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Tipsheet

How Sinema's Defection From Democrats Was an 'F You' Move to Schumer

AP Photo/Alex Brandon

There is no doubt that Republican base voters loathe Sens. Lisa Murkowski (R-AK), Mitt Romney (R-UT), and Susan Collin (R-ME). They’re the threesome that has perpetually been a thorn in the party's side, but Democrats have their band of troublemakers. It’s only two of them: Sens. Joe Manchin (D-WV) and Kyrsten Sinema (I-AZ). Ms. Sinema was a Democrat, but she recently defected. Sinema delivered this bit of holiday news last Friday, saying ‘see ya’ while vowing to do what she feels is best for her constituents. She has never wavered regarding her zeal for service and eschewing party labels when it comes to getting legislation that she feels will benefit the people through Congress. The announcement of her resignation from the party did toss a wet blanket on the Democrats’ Georgia runoff win, where Sen. Raphael Warnock secured a full six-year term, and it placed the Democratic Party in a bind for 2024. 

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Sinema is known for her independent streak, having never bent the knee to Chuck Schumer as Senate Democratic leader. In any other circumstance, she would be tossed from her committee assignments, but Schumer said she could remain in those positions. Sinema no longer must deal with the drama of party politics, especially back home, where she is reviled as a corporate sell-out, soft, and maybe too eager to work with Republicans. She might be catching hell on both sides of the river as she’s working on getting through a massive amnesty bill with the help of Sen. Thom Tillis (R-NC). Rest assured, conservative voters are scorching him over this legislation that will put two million Deferred Action for Childhood Arrivals on the citizenship path and leave the door open for these folks to sponsor their extended family members once they’re through the process. 

On the party politics front, the Arizona centrist no longer faces the threat of a primary, which was probably coming, given the animosity from her side of the aisle. Her defection is a nudge into the ribs of Democrats who want her gone—a dare, if you will. If Democrats find someone, a messy three-way race could hand Arizona to the Republicans, which is why Democratic leadership is treating her with kid gloves for now. In the meantime, Sinema will continue to do what she feels is best for her state, and the country and people will have to deal with her independent designation until the next election. Unlike Bernie Sanders, she will not be caucusing with the Democrats (via The Hill):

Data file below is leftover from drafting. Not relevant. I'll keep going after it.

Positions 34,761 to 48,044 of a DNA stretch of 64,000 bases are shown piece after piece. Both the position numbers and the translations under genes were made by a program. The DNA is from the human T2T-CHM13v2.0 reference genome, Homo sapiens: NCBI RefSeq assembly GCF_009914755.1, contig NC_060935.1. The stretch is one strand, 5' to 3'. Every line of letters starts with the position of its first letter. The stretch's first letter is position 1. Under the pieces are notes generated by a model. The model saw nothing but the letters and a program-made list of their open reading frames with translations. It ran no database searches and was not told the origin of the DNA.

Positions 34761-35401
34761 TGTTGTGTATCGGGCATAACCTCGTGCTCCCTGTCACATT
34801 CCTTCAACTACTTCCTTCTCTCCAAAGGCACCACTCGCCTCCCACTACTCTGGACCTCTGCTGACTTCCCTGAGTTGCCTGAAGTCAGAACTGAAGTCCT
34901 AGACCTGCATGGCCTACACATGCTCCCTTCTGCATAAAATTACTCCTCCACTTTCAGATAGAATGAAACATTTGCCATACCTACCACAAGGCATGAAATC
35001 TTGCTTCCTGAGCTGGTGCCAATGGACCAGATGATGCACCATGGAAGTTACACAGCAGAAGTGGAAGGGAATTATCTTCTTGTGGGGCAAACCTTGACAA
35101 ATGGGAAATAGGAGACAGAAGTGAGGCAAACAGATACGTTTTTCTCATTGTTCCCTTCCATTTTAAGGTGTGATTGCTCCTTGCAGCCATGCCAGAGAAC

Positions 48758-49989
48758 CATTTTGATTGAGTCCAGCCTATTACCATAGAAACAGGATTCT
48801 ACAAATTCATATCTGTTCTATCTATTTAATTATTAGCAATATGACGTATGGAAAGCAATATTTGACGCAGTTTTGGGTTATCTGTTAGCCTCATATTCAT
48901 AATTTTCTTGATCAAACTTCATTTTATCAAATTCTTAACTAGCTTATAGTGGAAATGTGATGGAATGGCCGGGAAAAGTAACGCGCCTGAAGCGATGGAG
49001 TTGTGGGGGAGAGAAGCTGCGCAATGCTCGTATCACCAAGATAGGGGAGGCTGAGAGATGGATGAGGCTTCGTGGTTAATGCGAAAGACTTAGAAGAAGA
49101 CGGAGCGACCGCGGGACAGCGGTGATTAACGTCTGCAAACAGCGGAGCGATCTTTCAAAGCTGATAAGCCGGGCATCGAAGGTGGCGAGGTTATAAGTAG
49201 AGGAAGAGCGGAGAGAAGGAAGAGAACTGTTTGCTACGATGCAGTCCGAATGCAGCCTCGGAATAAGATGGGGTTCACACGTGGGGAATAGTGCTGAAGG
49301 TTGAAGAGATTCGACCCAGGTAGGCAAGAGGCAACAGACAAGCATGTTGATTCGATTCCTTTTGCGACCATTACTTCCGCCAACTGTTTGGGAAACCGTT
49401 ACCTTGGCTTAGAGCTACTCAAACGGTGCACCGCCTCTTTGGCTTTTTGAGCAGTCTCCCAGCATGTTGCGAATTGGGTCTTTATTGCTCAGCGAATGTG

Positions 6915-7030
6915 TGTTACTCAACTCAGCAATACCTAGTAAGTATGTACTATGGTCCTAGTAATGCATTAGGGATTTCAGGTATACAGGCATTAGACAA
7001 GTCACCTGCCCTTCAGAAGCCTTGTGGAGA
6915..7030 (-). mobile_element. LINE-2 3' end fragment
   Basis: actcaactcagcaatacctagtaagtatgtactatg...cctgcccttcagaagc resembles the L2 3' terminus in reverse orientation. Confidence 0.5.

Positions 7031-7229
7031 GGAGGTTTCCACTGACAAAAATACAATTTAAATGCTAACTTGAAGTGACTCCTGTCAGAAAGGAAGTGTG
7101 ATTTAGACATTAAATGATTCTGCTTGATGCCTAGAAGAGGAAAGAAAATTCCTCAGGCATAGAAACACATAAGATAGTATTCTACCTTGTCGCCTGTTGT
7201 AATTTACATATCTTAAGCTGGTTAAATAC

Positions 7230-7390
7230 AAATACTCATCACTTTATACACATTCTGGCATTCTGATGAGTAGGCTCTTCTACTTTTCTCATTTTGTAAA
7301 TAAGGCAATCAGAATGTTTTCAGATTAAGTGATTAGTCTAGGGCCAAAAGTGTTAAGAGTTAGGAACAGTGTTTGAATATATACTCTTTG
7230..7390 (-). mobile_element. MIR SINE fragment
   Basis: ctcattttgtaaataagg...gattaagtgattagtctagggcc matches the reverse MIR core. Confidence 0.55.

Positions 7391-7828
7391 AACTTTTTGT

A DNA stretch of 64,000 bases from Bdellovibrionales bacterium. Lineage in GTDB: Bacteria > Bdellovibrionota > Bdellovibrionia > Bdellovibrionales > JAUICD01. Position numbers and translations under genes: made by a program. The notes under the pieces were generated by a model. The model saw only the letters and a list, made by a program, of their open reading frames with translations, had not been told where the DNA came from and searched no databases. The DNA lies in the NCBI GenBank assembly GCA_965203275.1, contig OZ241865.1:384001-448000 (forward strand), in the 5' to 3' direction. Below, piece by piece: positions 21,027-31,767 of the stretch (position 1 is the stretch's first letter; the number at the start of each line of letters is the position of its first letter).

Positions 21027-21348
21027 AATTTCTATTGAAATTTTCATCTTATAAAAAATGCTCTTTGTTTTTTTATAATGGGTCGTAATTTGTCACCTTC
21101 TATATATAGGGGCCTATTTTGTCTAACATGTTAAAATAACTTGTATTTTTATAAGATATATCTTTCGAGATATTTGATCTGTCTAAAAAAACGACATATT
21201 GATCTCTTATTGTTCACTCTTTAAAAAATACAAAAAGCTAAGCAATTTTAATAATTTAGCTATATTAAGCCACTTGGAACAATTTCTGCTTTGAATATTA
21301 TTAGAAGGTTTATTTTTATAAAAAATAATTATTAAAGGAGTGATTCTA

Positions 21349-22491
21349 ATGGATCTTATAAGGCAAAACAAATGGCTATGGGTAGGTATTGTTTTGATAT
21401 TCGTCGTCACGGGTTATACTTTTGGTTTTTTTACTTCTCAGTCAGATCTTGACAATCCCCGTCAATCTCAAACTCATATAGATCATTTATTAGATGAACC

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Sinema often grabbed the spotlight after Democrats captured the Senate in 2021, sometimes by blocking key elements of President Biden’s agenda, such as his plan to raise the corporate tax rate, and other times by taking leading roles in negotiating infrastructure and gun violence legislation that gave Biden some of his biggest legislative victories.   

She told CNN in an interview that removing herself from “the partisan structure” was “true to who I am and how I operate” and would “provide a place of belonging for many folks across [her] state and the country, who are also tired of partisanship.”   

[…]  

She hardly ever attended Senate Democratic caucus meetings even before she announced she would become an independent. And she’ll still working with bipartisan “gangs” outside of the committee structure 

Senate Democrats say they will still hold one-seat majorities on the committees in 2023 and 2024, which means they could issue subpoenas and discharge bills and other business out of committee without Republican votes.   

The White House issued a statement Friday pledging Sinema as “a key partner on some of the historic legislation President Biden has championed over the last 20 months” and pledging “we have every reason to expect that we will continue to work successfully with her.”  

The biggest practical implication of becoming an independent is that Sinema will not have to face a Democratic primary challenger in 2024 if she runs again. 

[…]

Dan Pfeiffer, a former senior Obama adviser, on Friday speculated that Sinema didn’t think she could win a primary and by registering an Independent may put pressure on Democrats to support her out of fear that Sinema and a Democrat splitting the vote would hand the seat to Republicans. 

“The Sinema thing is very simple. Her calculus is that 1) She can’t win a primary; 2) If she runs as an independent who caucuses with the Dems, another Democrat can’t run bc they would split the vote and give the seat to Republicans,” he tweeted.  

But other Democratic strategists predict that Arizona Democrats will certainly run a candidate against Sinema in 2024, if she chooses to run for reelection, and predict the primary for the nomination could be crowded.  

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Oh, and Joe Manchin is now the most powerful Democrat in the Senate, thanks to Sinema’s move. She put Schumer in a bind on some of the most insane portions of the Democratic Party agenda to which Manchin has expressed his opposition.  

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